by Jeremy Leaming
President Obama and Congress took a significant step toward “fair and proportionate penalties” for some drug offenders with enactment last year of the Fair Sentencing Act, but additional reform legislation is needed to overcome the harsh effects of the nation’s so-called War on Drugs, a new ACS Issue Brief states.
Kara Gotsch, the director of advocacy for The Sentencing Project, details, in her Issue Brief, the effect of the “War on Drugs” on our criminal justice system, noting that two laws enacted in the late 1980s created “hefty mandatory minimum sentences for drug offenses, including mandatory penalties for crack cocaine offenses that were the harshest ever adopted for low-level drug offenses.”
Specifically, Gotsch writes, persons convicted of “possessing as little as five grams of crack cocaine were subject to a mandatory minimum sentence of five years in prison. Defendants with at least 50 grams were subject to a ten-year mandatory minimum sentence.” But offenses involving powder cocaine resulted in significantly lighter sentences.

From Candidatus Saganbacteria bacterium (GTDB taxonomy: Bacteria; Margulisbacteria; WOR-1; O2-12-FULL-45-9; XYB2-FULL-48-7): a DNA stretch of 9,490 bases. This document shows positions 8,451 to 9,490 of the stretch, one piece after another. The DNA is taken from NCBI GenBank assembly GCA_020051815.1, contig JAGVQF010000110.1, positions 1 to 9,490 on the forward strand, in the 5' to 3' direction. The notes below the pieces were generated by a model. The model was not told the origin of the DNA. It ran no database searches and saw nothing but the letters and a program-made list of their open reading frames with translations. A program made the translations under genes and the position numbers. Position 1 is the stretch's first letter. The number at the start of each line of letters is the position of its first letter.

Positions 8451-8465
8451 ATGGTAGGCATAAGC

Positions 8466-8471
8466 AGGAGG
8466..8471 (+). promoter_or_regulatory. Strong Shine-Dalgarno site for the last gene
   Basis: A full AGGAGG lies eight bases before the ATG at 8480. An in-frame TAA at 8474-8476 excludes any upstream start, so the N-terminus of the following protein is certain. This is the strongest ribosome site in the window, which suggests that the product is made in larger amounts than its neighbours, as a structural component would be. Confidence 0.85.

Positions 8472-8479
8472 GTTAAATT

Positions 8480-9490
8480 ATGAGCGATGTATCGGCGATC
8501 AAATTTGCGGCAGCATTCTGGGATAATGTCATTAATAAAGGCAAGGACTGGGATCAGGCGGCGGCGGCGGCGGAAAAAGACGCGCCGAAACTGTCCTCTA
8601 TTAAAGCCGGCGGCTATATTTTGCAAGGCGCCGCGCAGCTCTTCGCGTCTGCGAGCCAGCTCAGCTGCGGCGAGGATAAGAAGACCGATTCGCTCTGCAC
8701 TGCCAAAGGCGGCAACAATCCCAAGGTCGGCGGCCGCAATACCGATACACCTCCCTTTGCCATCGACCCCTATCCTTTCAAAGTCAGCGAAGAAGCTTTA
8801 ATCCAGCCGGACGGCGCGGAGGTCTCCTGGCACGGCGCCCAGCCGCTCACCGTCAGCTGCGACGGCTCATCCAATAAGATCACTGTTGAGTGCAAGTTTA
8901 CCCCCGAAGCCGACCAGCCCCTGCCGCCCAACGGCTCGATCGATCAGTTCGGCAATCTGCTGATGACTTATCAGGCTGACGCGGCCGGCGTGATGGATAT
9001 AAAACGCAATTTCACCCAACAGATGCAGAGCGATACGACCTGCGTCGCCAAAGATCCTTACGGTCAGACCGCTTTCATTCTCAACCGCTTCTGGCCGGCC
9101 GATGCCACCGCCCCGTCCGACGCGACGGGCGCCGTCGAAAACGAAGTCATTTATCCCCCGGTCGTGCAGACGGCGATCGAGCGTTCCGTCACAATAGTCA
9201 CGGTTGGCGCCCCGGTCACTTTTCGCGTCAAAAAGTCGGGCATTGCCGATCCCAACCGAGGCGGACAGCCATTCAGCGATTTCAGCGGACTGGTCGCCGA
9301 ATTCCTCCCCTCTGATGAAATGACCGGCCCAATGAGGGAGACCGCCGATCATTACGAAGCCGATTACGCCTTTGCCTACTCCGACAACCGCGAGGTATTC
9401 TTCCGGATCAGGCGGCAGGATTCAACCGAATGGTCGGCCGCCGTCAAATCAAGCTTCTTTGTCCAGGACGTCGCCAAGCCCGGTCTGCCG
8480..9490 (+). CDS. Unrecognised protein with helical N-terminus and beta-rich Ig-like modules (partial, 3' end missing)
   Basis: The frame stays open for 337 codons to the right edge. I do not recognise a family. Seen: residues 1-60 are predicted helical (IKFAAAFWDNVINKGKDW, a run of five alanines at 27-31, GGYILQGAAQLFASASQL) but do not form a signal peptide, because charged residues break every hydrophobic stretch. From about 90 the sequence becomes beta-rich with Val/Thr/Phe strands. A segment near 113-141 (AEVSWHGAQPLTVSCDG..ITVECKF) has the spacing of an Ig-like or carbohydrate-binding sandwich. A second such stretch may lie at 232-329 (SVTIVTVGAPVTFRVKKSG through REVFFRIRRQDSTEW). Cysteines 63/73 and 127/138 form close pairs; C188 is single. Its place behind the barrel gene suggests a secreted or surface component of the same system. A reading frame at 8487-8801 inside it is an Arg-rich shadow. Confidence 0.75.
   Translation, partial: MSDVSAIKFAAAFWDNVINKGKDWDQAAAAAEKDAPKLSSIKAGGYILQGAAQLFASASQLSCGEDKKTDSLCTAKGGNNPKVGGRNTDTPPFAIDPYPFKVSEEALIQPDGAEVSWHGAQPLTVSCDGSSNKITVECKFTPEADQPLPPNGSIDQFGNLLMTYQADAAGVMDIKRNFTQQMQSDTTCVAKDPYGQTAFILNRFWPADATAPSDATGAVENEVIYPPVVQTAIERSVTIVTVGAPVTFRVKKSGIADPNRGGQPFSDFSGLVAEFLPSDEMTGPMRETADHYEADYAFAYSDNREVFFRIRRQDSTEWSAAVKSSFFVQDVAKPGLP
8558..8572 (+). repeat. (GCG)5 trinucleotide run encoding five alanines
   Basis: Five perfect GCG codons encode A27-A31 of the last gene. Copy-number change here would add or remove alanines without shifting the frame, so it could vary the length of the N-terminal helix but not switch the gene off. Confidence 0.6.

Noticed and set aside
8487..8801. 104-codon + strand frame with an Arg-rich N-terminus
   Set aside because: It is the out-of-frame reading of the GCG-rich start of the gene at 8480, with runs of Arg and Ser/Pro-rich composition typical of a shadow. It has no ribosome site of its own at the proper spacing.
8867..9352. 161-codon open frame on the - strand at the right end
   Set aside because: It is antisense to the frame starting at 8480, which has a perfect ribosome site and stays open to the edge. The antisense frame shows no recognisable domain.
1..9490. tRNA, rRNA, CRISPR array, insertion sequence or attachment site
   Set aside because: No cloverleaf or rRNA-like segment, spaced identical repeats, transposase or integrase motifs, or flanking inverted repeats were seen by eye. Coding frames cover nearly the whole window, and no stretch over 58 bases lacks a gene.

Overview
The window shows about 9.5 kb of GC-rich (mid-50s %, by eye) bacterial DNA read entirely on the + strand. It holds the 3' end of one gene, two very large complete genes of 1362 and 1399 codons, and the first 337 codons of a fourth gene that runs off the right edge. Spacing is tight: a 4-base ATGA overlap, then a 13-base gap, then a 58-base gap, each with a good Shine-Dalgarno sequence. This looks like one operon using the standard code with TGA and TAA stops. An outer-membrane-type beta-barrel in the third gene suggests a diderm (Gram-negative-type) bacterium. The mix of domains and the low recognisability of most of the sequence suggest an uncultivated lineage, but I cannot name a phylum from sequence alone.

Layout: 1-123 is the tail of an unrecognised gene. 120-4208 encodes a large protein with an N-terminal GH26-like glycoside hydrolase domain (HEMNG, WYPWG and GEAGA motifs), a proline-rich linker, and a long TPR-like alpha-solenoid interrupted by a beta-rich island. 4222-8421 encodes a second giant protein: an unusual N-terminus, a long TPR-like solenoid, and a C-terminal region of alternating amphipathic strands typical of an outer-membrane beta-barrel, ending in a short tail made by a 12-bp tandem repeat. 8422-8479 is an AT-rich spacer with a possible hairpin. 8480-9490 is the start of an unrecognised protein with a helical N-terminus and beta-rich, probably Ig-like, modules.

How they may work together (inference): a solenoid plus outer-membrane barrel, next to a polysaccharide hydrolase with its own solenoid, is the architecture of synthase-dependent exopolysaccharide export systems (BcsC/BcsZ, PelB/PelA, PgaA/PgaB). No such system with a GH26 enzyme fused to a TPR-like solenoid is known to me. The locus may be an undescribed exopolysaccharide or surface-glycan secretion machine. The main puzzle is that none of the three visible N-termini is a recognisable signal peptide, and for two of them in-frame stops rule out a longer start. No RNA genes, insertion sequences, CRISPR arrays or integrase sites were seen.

This sentencing disparity falls disproportionately on “African Americans despite evidence that the prevalence of drug use is similar across racial ethnic groups, suggesting disparate enforcement of facially neutral policies. An estimated two-thirds of all crack cocaine users are white or Hispanic, and surveys of users suggest that they generally purchase their drugs from sellers of the same racial and ethnic backgrounds. Nevertheless, 79 percent of federal crack cocaine defendants in 2010 were African Americans.”
In 2004, Gotsch notes, the U.S. Sentencing Commission, created in 1984 by Congress and comprising federal judges and lawyers, issued a report declaring that revising “the crack cocaine thresholds would better reduce the [sentencing] gap than any other policy change, and it would dramatically improve the fairness of the federal sentencing system.”